This article provides you with an overview of the current state of application security testing. Some of the challenges with application security testing include ensuring adequate coverage of black-box application testing, false negative issues with white box testing using automated source code analysis software and the lack of experience in the security industry with testing of client side applications.
With standard black box web application penetration tests the tester is given no access to source code or design documentation and given only some URLs and Login IDs and passwords. The challenge is that without comprehensive criteria and custom test cases written from a threat modelling perspective to test to the tester will only look for common "low hanging fruit" and issues they know to look for (ie OWASP top 10) and miss more obscure but more important issues related to application business logic. Also without access to the source code developing "paint by numbers" recommendations to close the vulnerabilities identified is difficult.
Read more on application security: Opinions: The sorry state of application security
With white box security testing the tester is provided with source code, design documentation and can ask the developer questions. Often there is too much code to review manually so Source Code Analysis software (SCA) is utilised to provide coverage. The current challenge is that SCA only assists an application security specialist not replaces them. Often new "vulnerability signatures" need to be written or existing ones modified to capture the vulnerabilities in the first place. Then these signatures can be searched for across the whole codebase providing a fair degree of coverage. SCA software allows searching of code and tracing the flow of input through an application. Often SCA can be used to successfully find all instances of issues identified via black box "pen tests".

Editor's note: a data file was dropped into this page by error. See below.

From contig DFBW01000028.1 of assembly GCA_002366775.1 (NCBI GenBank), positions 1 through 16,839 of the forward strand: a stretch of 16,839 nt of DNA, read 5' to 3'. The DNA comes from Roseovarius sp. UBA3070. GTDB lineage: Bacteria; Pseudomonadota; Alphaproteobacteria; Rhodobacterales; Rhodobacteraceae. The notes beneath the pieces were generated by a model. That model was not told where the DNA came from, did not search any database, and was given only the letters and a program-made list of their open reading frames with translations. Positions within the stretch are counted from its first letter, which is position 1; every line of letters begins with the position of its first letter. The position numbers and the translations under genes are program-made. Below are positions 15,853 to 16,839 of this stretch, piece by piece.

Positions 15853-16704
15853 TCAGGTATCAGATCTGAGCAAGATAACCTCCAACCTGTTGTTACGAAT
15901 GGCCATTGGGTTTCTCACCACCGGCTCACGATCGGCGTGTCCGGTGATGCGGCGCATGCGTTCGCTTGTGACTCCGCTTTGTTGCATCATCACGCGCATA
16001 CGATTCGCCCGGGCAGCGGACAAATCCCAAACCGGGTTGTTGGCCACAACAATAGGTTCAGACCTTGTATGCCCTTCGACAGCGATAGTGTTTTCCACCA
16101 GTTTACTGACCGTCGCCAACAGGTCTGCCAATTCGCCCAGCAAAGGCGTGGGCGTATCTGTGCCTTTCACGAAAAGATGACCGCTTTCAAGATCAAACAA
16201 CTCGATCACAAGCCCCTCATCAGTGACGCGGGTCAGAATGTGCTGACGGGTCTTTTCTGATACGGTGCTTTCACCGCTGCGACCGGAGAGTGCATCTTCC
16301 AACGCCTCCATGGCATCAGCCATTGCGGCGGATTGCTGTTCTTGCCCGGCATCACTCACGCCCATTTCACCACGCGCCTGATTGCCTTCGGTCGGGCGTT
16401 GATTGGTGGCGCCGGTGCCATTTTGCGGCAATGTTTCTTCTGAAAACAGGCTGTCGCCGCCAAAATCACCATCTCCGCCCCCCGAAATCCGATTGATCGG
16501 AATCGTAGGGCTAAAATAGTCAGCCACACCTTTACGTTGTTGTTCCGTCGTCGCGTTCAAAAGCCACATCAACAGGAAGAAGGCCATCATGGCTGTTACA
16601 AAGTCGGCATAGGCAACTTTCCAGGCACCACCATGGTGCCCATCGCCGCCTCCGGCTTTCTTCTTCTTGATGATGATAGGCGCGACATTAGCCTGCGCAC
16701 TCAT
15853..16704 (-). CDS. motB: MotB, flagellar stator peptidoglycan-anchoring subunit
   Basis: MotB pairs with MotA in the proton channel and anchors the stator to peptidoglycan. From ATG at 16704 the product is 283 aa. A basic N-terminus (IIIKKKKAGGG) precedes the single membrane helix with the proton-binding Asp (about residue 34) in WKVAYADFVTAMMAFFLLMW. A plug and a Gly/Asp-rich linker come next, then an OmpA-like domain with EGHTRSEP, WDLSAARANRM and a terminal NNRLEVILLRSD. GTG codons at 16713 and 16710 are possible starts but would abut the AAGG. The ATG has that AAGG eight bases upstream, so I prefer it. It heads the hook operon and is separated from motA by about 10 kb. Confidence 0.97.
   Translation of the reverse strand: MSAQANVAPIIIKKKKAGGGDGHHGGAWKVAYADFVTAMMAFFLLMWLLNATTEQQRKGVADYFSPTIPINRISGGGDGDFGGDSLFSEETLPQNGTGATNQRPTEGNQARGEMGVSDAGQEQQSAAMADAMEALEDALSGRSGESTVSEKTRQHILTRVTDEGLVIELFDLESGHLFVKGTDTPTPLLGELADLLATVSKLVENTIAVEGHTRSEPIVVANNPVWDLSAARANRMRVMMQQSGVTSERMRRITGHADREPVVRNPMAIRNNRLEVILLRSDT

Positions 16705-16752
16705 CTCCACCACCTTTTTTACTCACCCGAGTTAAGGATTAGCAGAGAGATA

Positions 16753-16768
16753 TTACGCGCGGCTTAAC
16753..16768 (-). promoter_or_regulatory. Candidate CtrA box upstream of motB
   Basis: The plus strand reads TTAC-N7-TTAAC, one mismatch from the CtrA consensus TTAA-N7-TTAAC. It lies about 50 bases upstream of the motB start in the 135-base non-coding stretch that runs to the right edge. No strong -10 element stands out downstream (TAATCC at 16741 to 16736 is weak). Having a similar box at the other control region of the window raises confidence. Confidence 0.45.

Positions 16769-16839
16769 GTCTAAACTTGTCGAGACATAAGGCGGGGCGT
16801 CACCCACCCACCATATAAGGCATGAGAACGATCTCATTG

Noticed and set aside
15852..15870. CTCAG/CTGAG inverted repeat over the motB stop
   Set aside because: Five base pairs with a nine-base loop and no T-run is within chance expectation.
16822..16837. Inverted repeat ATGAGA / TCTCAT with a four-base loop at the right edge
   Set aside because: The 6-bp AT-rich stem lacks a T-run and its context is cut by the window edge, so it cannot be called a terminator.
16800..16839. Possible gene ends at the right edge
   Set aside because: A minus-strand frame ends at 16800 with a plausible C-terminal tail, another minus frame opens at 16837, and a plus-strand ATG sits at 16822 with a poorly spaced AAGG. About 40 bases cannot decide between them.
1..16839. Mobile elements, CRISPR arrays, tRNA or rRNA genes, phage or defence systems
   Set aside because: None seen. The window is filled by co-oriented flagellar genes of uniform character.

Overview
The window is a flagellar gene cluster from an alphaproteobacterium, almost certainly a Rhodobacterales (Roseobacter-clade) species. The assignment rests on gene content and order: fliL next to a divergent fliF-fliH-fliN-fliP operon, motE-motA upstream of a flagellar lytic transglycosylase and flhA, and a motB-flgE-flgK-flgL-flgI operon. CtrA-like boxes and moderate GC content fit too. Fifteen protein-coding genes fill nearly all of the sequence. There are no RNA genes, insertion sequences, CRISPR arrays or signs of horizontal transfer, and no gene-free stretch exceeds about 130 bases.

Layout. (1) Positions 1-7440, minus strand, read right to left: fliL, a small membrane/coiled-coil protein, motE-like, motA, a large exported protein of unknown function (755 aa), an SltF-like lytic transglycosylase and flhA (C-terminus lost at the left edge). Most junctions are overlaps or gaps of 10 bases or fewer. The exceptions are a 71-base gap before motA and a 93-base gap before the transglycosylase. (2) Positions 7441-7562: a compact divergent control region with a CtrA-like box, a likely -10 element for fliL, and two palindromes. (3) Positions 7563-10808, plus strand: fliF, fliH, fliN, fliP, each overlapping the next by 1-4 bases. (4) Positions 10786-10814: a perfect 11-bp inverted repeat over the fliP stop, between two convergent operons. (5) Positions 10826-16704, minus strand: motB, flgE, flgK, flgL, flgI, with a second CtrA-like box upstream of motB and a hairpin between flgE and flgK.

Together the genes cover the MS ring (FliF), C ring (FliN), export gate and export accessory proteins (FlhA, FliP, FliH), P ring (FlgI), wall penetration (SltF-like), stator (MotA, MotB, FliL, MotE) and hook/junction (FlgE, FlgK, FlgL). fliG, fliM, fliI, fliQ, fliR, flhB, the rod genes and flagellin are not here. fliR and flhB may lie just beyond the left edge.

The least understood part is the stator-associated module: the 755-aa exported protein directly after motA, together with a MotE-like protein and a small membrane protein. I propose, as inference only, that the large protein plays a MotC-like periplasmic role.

There is a reasonable degree of experience in the wider information security community related to web application security these days. Most security consultants are aware of most of the key security controls which address the most commonly encountered vulnerabilities. This is because web applications are often custom developed for each client, often internet facing, hence at higher risk and often requested to be tested. Source code is often available, but access to it by the end customer is often restricted for commercial purposes.
With compiled executable applications installed on end user computers like web browsers, PDF readers, word processors, media players and other COTS applications there are additional challenges. The end customer and hence the security tester employed by them; doesn't have access to the source code; is often legally restricted from reverse engineering the application and legal hell will be oft rained down upon them if they dare reporting security vulnerabilities for remediation. This provides challenges to the enterprise as these applications are often the target of cyber criminals who exploit vulnerabilities in these commonly deployed applications to deploy remote access trojans, rootkits, key-loggers and the like via vectors such as malicious web sites and email attachments.
Read more on application security in CSO's Application security section
About the Author:
Matthew HacklingMatthew Hackling B.Sc. (Security) CISSP
Matthew has over ten years experience operating solely in the area of information security, holds a Bachelors degree in security management from ECU and is also a CISSP. He is a former Account Director in Deloitte's Security & Privacy Services practice. Matthew has led security testing teams on assessments of large core systems replacement projects for banking institutions. He operates more in the area of information security governance these days, despite his urges still stay a bit technical. Hence he plays with backtrack linux, metasploit and new web application security assessment tools in his rare free time. Currently he runs his own consultancy called Ronin Security Consulting and holds the title of General Manager of Security Testing at Enex TestLab. He is an active member of the Australian Information Security Association, and held the office of Melbourne Branch Executive for a number of years. Matt's security blog is called Infamous Agenda and he is an active twitter user with the handle @mhackling
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